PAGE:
There’s no doubt that the Irish pensions landscape could benefit from being simpler. So the abolition of Approved Minimum Retirement Funds, or AMRFs from 1 January 2022 is broadly to be welcomed.

But what does it mean if you’re approaching retirement, or if you already have an AMRF?  We’ve set out the main considerations for people in Ireland who are planning their retirement funds.

What’s an AMRF and how has it changed?

Up to 2021, if you were less than 75 years old, and didn’t have a guaranteed pension income (such as an annuity) of €12,700 or more, you were required to put €63,500 into an AMRF before you could put money into an ARF.  There were restrictions on how much you could withdraw from your AMRF in an attempt to make sure people didn’t run out of money in retirement.

In practice, many people receiving pensions found the requirement overcomplicated and not financially meaningful.

The government has now abolished the requirement altogether.

What do the AMRF changes mean if I retire in 2022 or later?

Your decision has just become a little bit simpler.  Your options at retirement are largely the same as before, except that if you decide to take a lump sum and keep the rest of your money invested for growth and income in retirement, it can all be invested in a single Approved Retirement Fund or ARF.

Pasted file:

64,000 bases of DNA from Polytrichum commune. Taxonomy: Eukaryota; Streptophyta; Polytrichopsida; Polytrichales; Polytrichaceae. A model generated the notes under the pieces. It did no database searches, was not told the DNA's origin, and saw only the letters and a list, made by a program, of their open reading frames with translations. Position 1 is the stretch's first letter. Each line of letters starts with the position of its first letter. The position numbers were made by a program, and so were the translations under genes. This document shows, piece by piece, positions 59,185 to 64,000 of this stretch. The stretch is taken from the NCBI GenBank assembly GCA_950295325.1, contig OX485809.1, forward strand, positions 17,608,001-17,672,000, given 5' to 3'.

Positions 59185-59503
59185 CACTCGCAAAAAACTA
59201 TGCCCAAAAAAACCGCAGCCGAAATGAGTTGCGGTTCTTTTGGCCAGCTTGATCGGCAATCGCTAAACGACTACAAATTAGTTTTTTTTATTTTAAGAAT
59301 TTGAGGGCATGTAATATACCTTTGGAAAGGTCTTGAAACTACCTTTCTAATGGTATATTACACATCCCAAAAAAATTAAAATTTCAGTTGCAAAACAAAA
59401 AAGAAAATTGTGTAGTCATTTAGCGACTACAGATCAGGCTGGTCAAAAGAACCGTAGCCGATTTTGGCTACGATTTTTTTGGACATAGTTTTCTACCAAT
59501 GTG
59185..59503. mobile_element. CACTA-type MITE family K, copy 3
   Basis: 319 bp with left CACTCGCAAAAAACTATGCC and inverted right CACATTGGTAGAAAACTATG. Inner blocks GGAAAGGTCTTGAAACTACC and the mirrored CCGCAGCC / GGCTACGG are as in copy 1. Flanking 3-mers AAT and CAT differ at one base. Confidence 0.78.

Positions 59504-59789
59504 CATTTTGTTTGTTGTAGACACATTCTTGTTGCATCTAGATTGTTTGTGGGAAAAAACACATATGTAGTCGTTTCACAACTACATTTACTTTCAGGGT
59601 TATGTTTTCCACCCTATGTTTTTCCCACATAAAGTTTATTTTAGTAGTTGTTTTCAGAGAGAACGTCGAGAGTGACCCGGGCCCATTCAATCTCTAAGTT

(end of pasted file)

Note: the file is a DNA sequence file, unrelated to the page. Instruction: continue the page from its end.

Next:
The restrictions on withdrawing money from your ARF are lower, meaning you have more flexibility on how you draw down income in retirement.

What does the change mean if I already have an AMRF?

If you retired in 2021 or earlier, there’s a good chance you were required to set up an AMRF.  For most people, this account simply sat alongside their ARF.  It was invested in the same way, just less easy to access.

The change has three implications if you already have an AMRF.

  1. Your AMRF will likely be redesignated as an ARF.  Most pension providers seem to be retaining the same account numbers so there should be no new paperwork.
  2. You’ll be able to draw down the funds from your AMRF as you choose, and you’ll be taxed on at least 4% of its value depending on your age.
  3. Now could be the right time to review both your ARF and your AMRF. If you set up your retirement funds some years ago, it’s possible that it could do with updating.

The pensions market has evolved in recent years, and your requirements may have changed too. It might mean changing the investment strategy, the approach to drawing down your money, or reducing the costs, for example.

We’d be happy to help – just get in touch here, or send us a note here if you’d like to review your current retirement position.

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How to start a pension in Ireland


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How to start a pension in Ireland